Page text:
[Tutor] variable existence q

Steven D'Aprano steve at pearwood.info
Sun Aug 16 11:24:15 CEST 2015

On Sat, Aug 15, 2015 at 03:38:31PM -0700, Clayton Kirkwood wrote:
> top_directory = "/users/Clayton/Pictures"
> target_directory = top_directory      #directory we are checking
> filetypes = ('jpg', 'png', 'avi', 'mp4', 'mov', 'bmp')
> imports...
> def override_defaults():
>     with open( user_preferences ) as f:
>         for line in f.readline():
>             llist = line.split()
>             if llist[0] == '#':   #comment line to ignore
>                 continue
>             elif llist[0] == 'top_directory':
>                 if len(llist) == 1:
>                     pass
>                 else:
>                     top_directory = llist[1]

This line tells the compiler that top_directory must be a local 
variable, since you assign to it within a function. As a local variable, 
it only gets set on *some* paths through the function, so you get an 
error, same as this:

def example(n):
    if n % 2 == 0:
        td = "test"
    return td  # fails half the time

Python uses a simple rule to decide whether or not a variable is a local 
or not. If the variable is assigned to *anywhere* in the function, it is 
treated as local. Even if the line is never actually executed! (For this 
purpose, "del" is treated as a de facto assignment too.) So you can even 
do this:

x = 23

def test():
    return x
    # code below here is never executed
    if False:
        # and even if it were, code inside this block is never executed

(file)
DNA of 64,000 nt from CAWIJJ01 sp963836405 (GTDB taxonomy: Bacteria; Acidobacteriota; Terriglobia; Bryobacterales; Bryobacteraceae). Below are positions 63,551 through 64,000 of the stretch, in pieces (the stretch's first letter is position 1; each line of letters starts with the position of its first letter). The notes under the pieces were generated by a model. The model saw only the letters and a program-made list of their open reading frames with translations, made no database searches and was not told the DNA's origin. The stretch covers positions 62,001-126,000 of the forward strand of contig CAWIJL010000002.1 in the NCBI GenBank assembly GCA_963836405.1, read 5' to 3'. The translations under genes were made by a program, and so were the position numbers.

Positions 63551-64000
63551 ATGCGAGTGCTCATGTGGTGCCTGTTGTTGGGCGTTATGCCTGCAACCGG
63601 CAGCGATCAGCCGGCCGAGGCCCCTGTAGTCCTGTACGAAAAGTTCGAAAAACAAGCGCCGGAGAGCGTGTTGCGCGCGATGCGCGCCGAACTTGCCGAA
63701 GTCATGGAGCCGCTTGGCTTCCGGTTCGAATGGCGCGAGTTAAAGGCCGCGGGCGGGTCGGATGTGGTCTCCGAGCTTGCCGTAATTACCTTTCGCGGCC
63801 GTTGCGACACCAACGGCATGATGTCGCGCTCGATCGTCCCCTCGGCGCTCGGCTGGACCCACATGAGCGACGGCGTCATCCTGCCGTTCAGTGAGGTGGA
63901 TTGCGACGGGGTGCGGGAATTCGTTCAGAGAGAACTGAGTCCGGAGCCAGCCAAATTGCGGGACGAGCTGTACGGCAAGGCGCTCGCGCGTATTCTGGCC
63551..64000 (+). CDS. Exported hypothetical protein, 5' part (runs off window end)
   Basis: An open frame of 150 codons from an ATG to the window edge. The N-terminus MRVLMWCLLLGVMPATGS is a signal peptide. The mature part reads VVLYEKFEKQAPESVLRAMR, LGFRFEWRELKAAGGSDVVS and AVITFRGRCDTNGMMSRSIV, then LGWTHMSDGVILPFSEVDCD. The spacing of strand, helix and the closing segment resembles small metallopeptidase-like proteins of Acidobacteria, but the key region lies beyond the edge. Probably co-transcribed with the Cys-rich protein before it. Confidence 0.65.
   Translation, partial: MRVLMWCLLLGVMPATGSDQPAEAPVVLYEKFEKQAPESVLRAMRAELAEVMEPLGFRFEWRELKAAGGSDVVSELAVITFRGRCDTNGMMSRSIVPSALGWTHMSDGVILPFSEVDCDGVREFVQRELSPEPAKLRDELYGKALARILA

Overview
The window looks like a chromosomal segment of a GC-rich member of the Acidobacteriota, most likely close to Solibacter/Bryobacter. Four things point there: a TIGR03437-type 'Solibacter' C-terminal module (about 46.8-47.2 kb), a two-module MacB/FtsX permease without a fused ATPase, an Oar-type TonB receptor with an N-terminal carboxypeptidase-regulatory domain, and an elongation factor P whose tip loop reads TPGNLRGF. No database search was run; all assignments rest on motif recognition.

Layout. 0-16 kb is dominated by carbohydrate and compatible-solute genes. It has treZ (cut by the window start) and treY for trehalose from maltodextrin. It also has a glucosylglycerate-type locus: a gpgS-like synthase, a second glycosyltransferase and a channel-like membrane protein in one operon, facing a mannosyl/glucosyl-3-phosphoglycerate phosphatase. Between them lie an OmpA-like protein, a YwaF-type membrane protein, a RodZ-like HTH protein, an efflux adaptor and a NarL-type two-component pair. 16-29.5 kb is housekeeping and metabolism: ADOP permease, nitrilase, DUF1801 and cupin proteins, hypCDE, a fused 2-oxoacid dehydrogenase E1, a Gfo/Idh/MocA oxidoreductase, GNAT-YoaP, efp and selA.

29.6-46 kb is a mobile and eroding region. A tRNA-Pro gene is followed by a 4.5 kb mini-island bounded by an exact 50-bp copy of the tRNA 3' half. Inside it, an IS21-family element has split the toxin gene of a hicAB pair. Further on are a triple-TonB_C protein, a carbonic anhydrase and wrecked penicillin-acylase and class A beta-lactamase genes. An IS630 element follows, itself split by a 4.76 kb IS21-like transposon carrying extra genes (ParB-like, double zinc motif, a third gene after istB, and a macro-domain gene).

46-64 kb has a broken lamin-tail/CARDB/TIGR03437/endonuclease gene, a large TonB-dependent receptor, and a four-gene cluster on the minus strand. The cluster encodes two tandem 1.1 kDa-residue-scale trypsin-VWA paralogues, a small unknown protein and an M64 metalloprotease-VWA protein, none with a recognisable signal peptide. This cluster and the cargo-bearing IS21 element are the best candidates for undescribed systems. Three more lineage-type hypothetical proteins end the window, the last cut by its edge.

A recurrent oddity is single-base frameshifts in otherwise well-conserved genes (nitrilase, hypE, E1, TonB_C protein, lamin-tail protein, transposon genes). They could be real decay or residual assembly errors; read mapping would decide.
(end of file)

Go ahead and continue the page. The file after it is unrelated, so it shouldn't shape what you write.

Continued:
x = 42  # makes x a local variable

and calling test() will now give an UnboundLocalError.

To tell Python not to treat it as a local, you need to declare it 
global. Same with target_directory. So one solution is to put this as 
the first line of your function:

    global top_directory, target_directory

(Technically, you can put it anywhere inside the function, yes, even 
after the return statement, and it will have the same effect. But don't 
do that. Always put it at the start.)

Another solution is to write the function like this:

def override_defaults():
    top = top_directory
    target = target_directory
    with open( user_preferences ) as f:
        for line in f:  # no need for f.readlines
            line = line.strip()  # ignore leading and trailing whitespace
            words = line.split()
            if words[0].startswith('#'):   #comment line to ignore
            elif words[0] == 'top_directory':
                top = words[1]
        [ ... ]
    return (top, file_types, target)


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